“It’s shocking,” said Ms. Díaz, whose daughter attends the school but was unharmed by the blast. “It’s really very tough.”
State media reported that children were evacuated to the Capitol in the wake of the blast, and officials said later that students would be able to attend another facility starting Monday.
A nearby church was also badly damaged.
“The walls fell down completely. The roof of the church caved in,” said Mr. Morales, who was a parishioner. “All the windows, there wasn’t a single one left — not in the church and not in the Martí Theater that’s in front.”
As rescue workers moved in, Mr. Morales said he watched people being pulled from the rubble. At least three were dead.
“They were destroyed,” he said. “You could see a lot of blood.”
The Cuban Communist Party newspaper, Granma, said on Twitter that the explosion occurred “while liquefied gas was presumably being moved from a truck.”
The explosion came as Cuba’s all-important tourism sector was beginning to bounce back after being hard hit during the pandemic. The island nation had been shut off to visitors for months, plunging Cuba into one of it worst economic crises in history.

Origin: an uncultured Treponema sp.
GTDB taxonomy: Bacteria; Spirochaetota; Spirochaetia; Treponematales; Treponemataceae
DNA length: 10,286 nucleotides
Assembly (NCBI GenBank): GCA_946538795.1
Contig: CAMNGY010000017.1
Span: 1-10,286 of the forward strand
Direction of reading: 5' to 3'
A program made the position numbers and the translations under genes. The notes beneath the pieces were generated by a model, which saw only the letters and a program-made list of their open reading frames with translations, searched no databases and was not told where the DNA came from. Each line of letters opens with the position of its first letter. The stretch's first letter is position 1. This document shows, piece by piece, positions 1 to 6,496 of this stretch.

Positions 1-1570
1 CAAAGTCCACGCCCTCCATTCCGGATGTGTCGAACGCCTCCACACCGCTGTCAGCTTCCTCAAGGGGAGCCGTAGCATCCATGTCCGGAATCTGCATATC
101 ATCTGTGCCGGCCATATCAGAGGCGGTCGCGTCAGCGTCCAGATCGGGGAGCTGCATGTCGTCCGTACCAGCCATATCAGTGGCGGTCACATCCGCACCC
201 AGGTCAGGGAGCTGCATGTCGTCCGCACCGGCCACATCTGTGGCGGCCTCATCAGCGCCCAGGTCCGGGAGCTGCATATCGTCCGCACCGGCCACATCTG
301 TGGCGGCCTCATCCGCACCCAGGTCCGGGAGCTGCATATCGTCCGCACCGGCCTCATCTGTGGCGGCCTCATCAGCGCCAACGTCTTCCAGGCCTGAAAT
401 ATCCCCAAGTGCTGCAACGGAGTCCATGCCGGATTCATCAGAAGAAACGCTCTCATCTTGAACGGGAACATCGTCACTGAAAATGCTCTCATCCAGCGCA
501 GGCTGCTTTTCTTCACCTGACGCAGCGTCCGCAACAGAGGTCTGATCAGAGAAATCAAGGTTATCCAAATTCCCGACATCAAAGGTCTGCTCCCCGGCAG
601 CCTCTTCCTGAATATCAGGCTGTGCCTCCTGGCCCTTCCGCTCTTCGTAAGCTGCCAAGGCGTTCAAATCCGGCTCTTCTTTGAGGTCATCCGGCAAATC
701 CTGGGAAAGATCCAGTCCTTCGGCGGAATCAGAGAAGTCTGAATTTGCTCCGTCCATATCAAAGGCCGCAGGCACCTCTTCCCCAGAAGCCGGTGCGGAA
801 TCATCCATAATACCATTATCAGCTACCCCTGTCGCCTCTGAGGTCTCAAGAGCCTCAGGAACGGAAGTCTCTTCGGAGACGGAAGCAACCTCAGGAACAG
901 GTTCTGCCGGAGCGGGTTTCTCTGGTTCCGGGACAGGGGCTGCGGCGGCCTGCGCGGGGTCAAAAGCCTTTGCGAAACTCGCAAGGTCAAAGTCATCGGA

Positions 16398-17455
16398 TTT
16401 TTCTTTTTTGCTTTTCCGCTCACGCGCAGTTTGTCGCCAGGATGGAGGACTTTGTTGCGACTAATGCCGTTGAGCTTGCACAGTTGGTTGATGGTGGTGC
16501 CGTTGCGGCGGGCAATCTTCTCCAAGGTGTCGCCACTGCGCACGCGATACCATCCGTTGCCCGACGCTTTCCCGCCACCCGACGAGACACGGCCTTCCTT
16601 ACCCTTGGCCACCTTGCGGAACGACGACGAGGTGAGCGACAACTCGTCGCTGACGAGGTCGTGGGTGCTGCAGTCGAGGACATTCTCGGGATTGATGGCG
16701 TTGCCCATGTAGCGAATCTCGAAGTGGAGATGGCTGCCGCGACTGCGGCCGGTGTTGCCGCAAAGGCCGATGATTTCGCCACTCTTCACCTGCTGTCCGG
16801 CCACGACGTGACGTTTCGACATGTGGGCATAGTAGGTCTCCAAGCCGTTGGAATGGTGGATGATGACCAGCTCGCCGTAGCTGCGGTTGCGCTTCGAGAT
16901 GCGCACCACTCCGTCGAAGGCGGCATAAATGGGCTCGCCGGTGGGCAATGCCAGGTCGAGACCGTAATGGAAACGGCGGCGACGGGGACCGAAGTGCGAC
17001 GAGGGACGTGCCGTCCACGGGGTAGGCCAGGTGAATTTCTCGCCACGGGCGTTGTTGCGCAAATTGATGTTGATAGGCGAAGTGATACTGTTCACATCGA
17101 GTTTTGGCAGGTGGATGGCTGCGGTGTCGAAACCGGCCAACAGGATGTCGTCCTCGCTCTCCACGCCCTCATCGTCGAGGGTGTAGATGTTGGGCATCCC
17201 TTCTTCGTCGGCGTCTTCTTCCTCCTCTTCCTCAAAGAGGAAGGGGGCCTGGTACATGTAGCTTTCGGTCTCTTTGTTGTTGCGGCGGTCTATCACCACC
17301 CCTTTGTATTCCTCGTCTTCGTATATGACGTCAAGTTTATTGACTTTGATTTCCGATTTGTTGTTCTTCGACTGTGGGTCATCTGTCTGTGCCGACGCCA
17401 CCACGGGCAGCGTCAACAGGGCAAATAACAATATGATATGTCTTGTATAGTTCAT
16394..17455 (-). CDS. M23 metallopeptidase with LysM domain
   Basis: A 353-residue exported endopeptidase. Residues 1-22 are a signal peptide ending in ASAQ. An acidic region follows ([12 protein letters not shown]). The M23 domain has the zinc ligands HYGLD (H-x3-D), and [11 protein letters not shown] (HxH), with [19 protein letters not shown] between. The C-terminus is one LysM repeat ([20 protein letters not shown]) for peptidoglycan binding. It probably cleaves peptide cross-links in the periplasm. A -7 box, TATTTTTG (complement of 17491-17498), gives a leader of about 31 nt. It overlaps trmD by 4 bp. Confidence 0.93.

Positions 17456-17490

“This has to give people pause about whether Havana is really ready to reopen,” said Renata Keller, a Cuban expert at the University of Nevada, Reno. Cubans “really need this recovery in the tourism industry and this explosion is not going to help.”
The disappearance of tourists deprived Cuba of vital foreign currency that it is heavily dependent on, exacerbating the financial challenges caused by the decades-long US embargo.
The economic crisis set off one of the largest protest movements in Cuban history, with thousands of people taking to the streets in cities across the country. A subsequent government crackdown has led to the jailing of dozens of people for crimes, including sedition.
The explosion occurred days after Cuba hosted an international tourism fair in the nearby resort town of Varadero.
Shortly after the blast, calls spread on social media for blood donations to help victims of the explosion. Photos shared online showed Cubans lining up to donate at a blood bank in Havana.
Mexico’s foreign secretary, Marcelo Ebrard, said on Friday afternoon that the upcoming visit of President Andrés Manuel López Obrador to the island would go ahead as planned.
“Our solidarity to the victims and those affected as well as to the people of this dear brotherly nation,” Mr. Ebrard said on Twitter.
Originally built in 1880, the Saratoga was considered one of the most important hotels in Havana in the 1930s, according to its website. It initially served as a tobacco warehouse and store, along with some apartments. It was built at a different location before it was moved to its current address on Paseo del Prado, a long and popular avenue that cuts through Havana. It was turned into a hotel in the 1930s.
Now owned by the state-run Gaviota tourism group, the hotel has hosted international travelers for decades. Among its notable clientele have been guitarist Jimmy Page and singer Beyoncé Knowles-Carter.
Hannah Berkeley Cohen contributed reporting from Columbus, Ohio. Frances Robles contributed reporting from Miami, Fl.